The eco friendly bikes form part of the site’s commitment to lowering its environmental impact for which it received the NF Environment Eco label in 2016.

The “Cathedral of Crystal”, with its stunning light effects are open everyday.

Discovered in 1907 and opened to the public in 1924, it is the largest cave in the Perigord and listed as a “site of picturesque interest” since 1991. In the Summer it will be holding a concert by Jean Claude Borelly in the heart of the Cathedral of Crystal.

Events :-

Brocante, Sarlat this Saturday the 27th May
Brocante, Daglan 3rd and 4th June at the Salle des Fêtes

Grotte de Rouffignac

Situated below one of the highest plateaus in “Dark Perigord”, the Rouffignac Cave has been the home of bears and people since the Late Magdalenian about 13000 years ago.

The first thing that you see is a large cavern mouth which was originally explored in 1575 by Francois de Belleforest, it was known by the local people has “cluzeau”.

RouffignacThe cave grows larger when you pass through the entrance so there is no need to duck. One tip is to wear warm clothes on your visit, it is chilly inside.

It was not until 1956 when most of the drawings and bear scratch marks were discovered and recorded by L.R. Robert and L. Plassord. They found drawings of rhinoceros, horses, ibex, bison and mammoth as well as bear scratch marks on the walls leading to the “Great Ceiling” where they found the most detailed drawings of the above forenamed animals.

Inside the cave entrance there are two exhibitions, one displaying scenes from the cave walls and the other recordings of finding the art work in 1956. You can not take photographs inside the cave but you can buy reproductions, books, place mats etc. at the gift shop.
mammoth drawingsThis is the only cave in France which has mammoth drawings, on their own, in herds, some just quick sketches and some in detail, there are so many I lost count,
short legged horseA short legged horse with feathering effect for the mane and tail.
BisonBison with the artist signature of hands.

The visit is on board a small electric train, the journey gives you the feeling that you are descending back in time through the centuries past the “Bears dens” which are large hallows in the ground made by the bears going around and around in circles until they wore a depression comfortable enough to hibernate for the Winter months. Notice the stretch and scratch on the walls.

I must point out that bears lived in the cave centuries before humans, therefore they never met. Well, in this cave at least. It was several thousands of years later humans arrived in the caves. With only tallow lamps they explored the caves creating over two miles of art work in narrow constricted conditions. Using drawings or engravings the artists were able to use the caves to create outstanding artwork in such detail that you can see the animal features and fur. At the Great Ceiling the train stops allowing you to alight and investigate the artwork close up.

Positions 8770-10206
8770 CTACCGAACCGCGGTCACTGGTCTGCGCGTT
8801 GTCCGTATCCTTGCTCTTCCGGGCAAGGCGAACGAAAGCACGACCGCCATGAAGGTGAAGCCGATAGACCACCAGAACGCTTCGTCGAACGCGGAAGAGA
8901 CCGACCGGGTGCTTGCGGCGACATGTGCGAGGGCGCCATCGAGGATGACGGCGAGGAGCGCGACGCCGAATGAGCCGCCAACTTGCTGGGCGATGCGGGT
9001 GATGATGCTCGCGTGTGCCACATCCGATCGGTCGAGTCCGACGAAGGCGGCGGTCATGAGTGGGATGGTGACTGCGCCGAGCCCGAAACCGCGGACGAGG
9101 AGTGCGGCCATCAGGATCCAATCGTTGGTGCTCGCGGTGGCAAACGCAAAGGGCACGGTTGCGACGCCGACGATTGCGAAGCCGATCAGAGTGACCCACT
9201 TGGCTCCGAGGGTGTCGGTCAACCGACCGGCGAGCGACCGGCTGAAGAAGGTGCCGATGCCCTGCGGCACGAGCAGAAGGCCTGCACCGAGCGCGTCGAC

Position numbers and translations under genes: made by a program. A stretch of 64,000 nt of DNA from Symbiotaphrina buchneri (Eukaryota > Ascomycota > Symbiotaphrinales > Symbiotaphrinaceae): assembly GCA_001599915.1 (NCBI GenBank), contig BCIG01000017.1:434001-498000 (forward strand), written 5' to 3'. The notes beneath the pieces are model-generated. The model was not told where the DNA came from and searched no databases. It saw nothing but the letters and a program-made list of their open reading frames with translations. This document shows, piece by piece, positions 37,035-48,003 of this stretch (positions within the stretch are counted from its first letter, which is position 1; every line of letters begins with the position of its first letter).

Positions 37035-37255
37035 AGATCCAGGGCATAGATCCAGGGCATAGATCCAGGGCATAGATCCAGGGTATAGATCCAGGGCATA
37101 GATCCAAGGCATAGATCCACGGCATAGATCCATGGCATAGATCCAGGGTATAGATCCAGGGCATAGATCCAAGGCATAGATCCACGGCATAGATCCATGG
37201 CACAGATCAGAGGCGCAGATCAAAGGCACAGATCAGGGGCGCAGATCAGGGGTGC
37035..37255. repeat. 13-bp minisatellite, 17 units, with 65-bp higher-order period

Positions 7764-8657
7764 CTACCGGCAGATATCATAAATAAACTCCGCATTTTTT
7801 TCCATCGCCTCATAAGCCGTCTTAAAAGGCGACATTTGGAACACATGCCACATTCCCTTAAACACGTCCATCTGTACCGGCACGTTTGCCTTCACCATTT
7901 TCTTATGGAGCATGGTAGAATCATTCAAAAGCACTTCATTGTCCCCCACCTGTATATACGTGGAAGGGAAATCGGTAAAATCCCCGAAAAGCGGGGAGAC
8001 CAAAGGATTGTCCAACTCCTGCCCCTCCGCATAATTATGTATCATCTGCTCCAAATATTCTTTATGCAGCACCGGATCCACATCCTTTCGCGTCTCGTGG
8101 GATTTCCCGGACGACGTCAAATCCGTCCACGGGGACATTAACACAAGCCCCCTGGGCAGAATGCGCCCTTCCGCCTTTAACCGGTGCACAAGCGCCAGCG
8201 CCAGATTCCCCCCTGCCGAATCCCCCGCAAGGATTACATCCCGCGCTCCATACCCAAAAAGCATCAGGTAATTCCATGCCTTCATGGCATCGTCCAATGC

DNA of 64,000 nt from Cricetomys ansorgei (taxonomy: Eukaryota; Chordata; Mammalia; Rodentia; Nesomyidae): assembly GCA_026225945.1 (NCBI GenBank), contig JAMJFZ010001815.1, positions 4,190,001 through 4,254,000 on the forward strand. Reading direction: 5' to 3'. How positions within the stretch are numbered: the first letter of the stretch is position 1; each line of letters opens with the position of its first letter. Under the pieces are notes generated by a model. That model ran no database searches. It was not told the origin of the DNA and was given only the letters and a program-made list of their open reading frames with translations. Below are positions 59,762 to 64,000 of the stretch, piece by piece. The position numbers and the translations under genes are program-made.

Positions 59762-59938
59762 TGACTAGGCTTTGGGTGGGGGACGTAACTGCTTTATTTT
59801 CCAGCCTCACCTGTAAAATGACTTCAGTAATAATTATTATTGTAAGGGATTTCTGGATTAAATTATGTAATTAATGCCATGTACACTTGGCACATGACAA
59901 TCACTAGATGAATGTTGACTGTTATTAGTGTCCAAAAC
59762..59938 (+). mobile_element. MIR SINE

Les EyziesA sketch of “the Great Ceiling” that was drawn in 1982 by Claude Barrierre. It seems in a few places that the drawings were not up to the artists liking, so the artist drew over them, just like any artist would today.

The visit lasts approximately an hour, after the cold of the cave the sunshine was most welcome and a hot meal and drink in Les Eyzies-de-Tayac was great.

the Great CeilingThis is the famous statue by the museum of prehistory at Les Eyzies.


Summer is ending!

As Summer slowly passes in the Perigord I am reminded that one of my favourite things about living here is experiencing the advancing of the seasons. Each season arrives over a few weeks with gradual alterations to the countryside that makes watching the newly progressing season a constant treat. As summer winds down it brings cooler air in the mornings and more and more of the forest transforms to a wonderful rust coloured brown. It is still quite warm in the late Summer sun with temperatures in the higher twenties or lower thirties, but not the “wow I am so hot”, feeling that Paul and I have experienced over the last month or so. Eating alfresco and long walks are certainly more pleasant through the months of September and October.

“But when fall comes, kicking summer out on its treacherous ass as it always does one day sometime after the midpoint of September, it stays awhile like an old friend that you have missed. It settles in the way an old friend will settle into your favourite chair and take out his pipe and light it and then fill the afternoon with stories of places he has been and things he has done since last he saw you.”
Stephen King, Salem’s Lot.


changing of the seasonFirst signs of Autumn, the falling leaves in the lane as we walk towards the old mill.

changing of the seasonThe old former mill in Daglan on a gorgeous late summer day.

changing of the seasonTaking a relaxing few minutes, watching the gentle steam of water go by. It is hard to believe that the water level in the Céou has reduced so significantly over the Summer months.

changing of the seasonThe Summer months have exposed the various islands in the Dordogne river at Castelnaud-la-Chapelle

changing of the seasonHeron hunting for fish it completely ignored Paul while he was taking this picture.

changing of the seasonThe chalk cliff face on our walk from Castelnaud-la-Chapelle to Milandes. Well to be honest that was my plan but I think on that particular day we walked half way then had to turn around and walk back. We need to get fitter.

September is the ideal month for visiting the Perigord, with much reduced tourist traffic and more comfortable temperatures. On that note we are having two lots of visitors to our home this month. The first is a friend whom I have known for at least thirty five years. It will be her first visit to the area and I am so looking forward to seeing her and showing her our gorgeous village of Daglan and the surrounding area. The second visit is from our son, so we have been making a list of things for him to see and experience, One or two of the many Cro-Magnon caves in the area are in order and canoeing on the Dordogne with Paul, while I sit on the bank, camera at the ready ;-)… or read my book.

“What good is the warmth of summer, without the cold of winter to give it sweetness.”
― John Steinbeck, Travels with Charley: In Search of America.